Slavery was first abolished in Saint Domingue (1793)2 and last in Cuba (1886) and Brazil (1888), and is banned by the 1948 Universal Declaration of Human Rights and by the 1956 UN Supplementary Convention on the Abolition of Slavery, the Slave Trade and Institutions and Practices Similar to Slavery. Nevertheless, it still exists in various forms, including bonded labour for debt, forced labour of adults and children, sexual exploitation of children, trafficking and displacement of human beings and forced marriage.

    The NGO Anti-Slavery says at least 20 million people are held in bonded labour around the world, while the United Nations Office on Drugs and Crime (UNODC) puts the estimated number of people trafficked for bonded or forced labour at 700,000 a year. The International Labour Organization (ILO) has published estimates putting the number of child labourers at 245 million in 2002. The ILO further says that 1.2 million children fall victim to traffickers every year. It has denounced the trade in children in central and western Africa reporting that, “10,000 to 15,000 Malian children work on plantations in Côte d’Ivoire - many of them victims of trafficking. Nigeria reports that in 1996, some 4,000 children were trafficked from Cross River State to various parts within and outside the country. Benin registered over 3,000 trafficked children between 1995 and 1999.” (Labour, the ILO magazine, no. 39, June 2001).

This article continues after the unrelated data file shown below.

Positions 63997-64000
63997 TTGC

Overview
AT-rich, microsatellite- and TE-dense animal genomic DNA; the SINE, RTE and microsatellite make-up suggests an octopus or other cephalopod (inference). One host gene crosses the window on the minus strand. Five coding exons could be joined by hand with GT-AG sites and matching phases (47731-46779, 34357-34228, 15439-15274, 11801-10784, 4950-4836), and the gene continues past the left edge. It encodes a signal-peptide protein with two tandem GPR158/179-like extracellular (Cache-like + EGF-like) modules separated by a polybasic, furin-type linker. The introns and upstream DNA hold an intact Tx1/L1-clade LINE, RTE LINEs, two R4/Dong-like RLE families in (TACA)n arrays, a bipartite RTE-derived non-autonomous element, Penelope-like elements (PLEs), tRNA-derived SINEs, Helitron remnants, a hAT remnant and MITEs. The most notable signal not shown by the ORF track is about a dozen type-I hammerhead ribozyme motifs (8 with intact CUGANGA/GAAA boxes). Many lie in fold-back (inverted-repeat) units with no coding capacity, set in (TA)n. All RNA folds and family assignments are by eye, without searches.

According to the Director-General of UNESCO, one of the goals of the International Year For the Commemoration of the Struggle Against Slavery and its Abolition is “knowing and recognizing the major imprint of African cultures on the formation of the world’s cultures and civilizations”. The millions of African slaves uprooted from their homes, deported to the Americas and sold, brought with them not only their spiritual and cultural values, but also traditional know-how, as shown in a series of works published by UNESCO, among them the General History of Africa, Tradition orale et archives de la traite négrière (2001), Déraison, esclavage et droit: les fondements idéologiques et juridiques de la traite négrière et de l’esclavage (2002), Montesquieu, Rousseau, Diderot : du genre humain au bois d’ébène, les abolitions de l’esclavage (2002), Les Sources orales de la traite négrière en Guinée et en Sénégambie (2003), Tradition orale liée à la traite négrière et à l’esclavage en Afrique centrale (2003) and Lieux de mémoire de l’esclavage et de la traite négrière (Angola - Cap Vert - Guinée Bissau - Sao Tome et Principe). In 2004, UNESCO will publish “The Origins of Iron Metallurgy in Africa - New light on its antiquity: West and Central Africa” within the framework of another project, “The Iron Roads in Africa”, launched in 1995 to highlight Africa's contribution to the principles of tolerance, mutual understanding and dialogue (see www.unesco.org/publishing).